Business activity in the eurozone grew at a slower pace than expected this month, a key economic survey has shown. But data did indicate a faint recovery in the bloc, where growth stalled in the second quarter.
Private business growth slowed to a marginal pace in the 18-member eurozone in August despite extensive price cutting, a survey showed Thursday.
The Purchasing Managers' Index (PMI), a closely watched measure of overall growth that surveys thousands of companies across the region, fell to 52.8 points from 53.8 points in July. A reading above 50 indicates expansion.
This month's figure suggested the eurozone economy is making only mild progress toward recovery, after logging a disappointing second quarter of zero growth.
"The eurozone economy continued to make steady progress in August, as the region looks to bounce back following the recent weaker-than-expected GDP readings for the currency union," said Rob Dobson, senior economist at London-based Markit, the research group that published the PMI data.
Dobson added the region will probably register growth of only 0.3 to 0.4 percent in the quarter - a level unlikely to stimulate any real turnaround in the labor market.
A tale of two countries
Markit's survey also outlined the vulnerable states of the eurozone's two largest economies, Germany and France.
Though firmly in expansion territory, Germany's figures dropped from 55.7 points in July to 54.9 points in August in response to a decline in manufacturing output.
"The concern is the divergent trends within the economy, with the manufacturing sector losing further momentum," Markit economist Oliver Kolodseike said of Germany. "Production growth was the weakest in over a year and employment was cut for the third month running."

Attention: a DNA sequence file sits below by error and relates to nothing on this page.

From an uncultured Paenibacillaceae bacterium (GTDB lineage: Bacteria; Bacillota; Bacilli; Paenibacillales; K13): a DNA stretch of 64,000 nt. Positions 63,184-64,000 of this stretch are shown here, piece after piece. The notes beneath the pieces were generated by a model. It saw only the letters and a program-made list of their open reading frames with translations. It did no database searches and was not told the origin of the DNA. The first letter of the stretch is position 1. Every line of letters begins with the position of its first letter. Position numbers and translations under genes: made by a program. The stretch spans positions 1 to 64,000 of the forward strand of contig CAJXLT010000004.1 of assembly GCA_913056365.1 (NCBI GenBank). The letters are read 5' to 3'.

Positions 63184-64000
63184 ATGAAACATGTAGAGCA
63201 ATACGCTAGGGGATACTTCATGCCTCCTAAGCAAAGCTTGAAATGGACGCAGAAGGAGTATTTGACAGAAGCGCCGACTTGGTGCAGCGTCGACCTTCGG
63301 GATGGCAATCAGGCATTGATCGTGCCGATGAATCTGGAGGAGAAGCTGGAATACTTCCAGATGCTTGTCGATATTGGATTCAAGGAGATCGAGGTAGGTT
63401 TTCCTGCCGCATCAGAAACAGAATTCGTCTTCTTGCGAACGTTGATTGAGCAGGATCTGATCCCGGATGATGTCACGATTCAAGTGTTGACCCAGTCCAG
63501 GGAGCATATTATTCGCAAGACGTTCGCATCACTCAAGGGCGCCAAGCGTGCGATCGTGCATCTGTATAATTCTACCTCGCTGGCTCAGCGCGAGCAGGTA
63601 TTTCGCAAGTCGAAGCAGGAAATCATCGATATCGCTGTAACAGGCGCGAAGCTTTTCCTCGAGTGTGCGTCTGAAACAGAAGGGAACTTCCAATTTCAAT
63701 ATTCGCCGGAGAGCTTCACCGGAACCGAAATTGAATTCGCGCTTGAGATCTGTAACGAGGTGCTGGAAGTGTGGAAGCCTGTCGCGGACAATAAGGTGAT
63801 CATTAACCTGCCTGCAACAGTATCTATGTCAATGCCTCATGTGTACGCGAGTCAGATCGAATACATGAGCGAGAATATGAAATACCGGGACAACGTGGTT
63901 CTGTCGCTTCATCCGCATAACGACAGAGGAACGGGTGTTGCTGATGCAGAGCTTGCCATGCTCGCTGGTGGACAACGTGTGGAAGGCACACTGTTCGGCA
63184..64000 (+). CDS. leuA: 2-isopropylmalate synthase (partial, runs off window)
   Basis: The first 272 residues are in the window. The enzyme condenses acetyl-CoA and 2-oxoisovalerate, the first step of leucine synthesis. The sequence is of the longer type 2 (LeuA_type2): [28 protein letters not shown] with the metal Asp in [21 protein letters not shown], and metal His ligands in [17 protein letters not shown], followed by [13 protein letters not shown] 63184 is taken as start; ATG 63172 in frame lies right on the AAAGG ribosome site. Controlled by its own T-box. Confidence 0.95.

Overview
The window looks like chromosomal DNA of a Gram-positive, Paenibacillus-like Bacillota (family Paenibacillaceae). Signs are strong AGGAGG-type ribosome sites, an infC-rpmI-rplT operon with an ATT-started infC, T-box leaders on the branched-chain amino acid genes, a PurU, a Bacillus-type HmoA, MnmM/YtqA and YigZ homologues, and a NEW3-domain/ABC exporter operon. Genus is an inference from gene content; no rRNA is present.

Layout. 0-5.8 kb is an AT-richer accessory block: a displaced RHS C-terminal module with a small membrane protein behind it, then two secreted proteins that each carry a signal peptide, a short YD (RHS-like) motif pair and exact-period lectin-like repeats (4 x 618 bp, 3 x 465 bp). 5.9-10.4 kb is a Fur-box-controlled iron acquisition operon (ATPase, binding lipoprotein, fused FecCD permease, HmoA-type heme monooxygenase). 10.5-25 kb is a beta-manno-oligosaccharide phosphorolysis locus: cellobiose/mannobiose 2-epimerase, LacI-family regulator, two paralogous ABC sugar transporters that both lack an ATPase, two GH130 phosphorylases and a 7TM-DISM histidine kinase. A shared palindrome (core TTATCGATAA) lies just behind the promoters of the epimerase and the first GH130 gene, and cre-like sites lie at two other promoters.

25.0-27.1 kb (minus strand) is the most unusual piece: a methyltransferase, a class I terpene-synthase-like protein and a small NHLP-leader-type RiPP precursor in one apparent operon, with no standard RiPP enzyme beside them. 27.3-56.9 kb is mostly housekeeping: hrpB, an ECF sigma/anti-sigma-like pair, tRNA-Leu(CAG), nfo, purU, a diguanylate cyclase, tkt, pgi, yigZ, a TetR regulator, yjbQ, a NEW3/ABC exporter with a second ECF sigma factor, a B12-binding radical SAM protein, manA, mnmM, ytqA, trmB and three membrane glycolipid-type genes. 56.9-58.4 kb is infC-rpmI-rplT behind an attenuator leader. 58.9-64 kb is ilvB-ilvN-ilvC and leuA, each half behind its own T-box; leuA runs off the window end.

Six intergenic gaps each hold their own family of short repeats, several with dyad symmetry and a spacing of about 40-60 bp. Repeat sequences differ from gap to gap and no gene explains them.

The survey added France's economic activity stabilized after three months of downturns, rising from 49.4 points to the break-even mark at 50.
Fall in consumer prices
The European Central Bank (ECB) is providing another round of temporary credit to banks to support growth and to battle the threat of deflation.
Businesses cut prices for the 29th month and at a faster rate than in July, according to the composite output price index. Consumer prices in the eurozone rose only 0.4 percent on the year last month, the weakest annual rise since October 2009 at the height of the financial crisis.
Market analysts believe the latest data will add more pressure on the ECB to do more for the flagging eurozone economy, even if other major central banks move in the opposite direction.
A Reuters poll showed there is a 1-in-3 chance the ECB would embark on an asset purchase program next year.
el/cjc (Reuters, AFP, AP, dpa)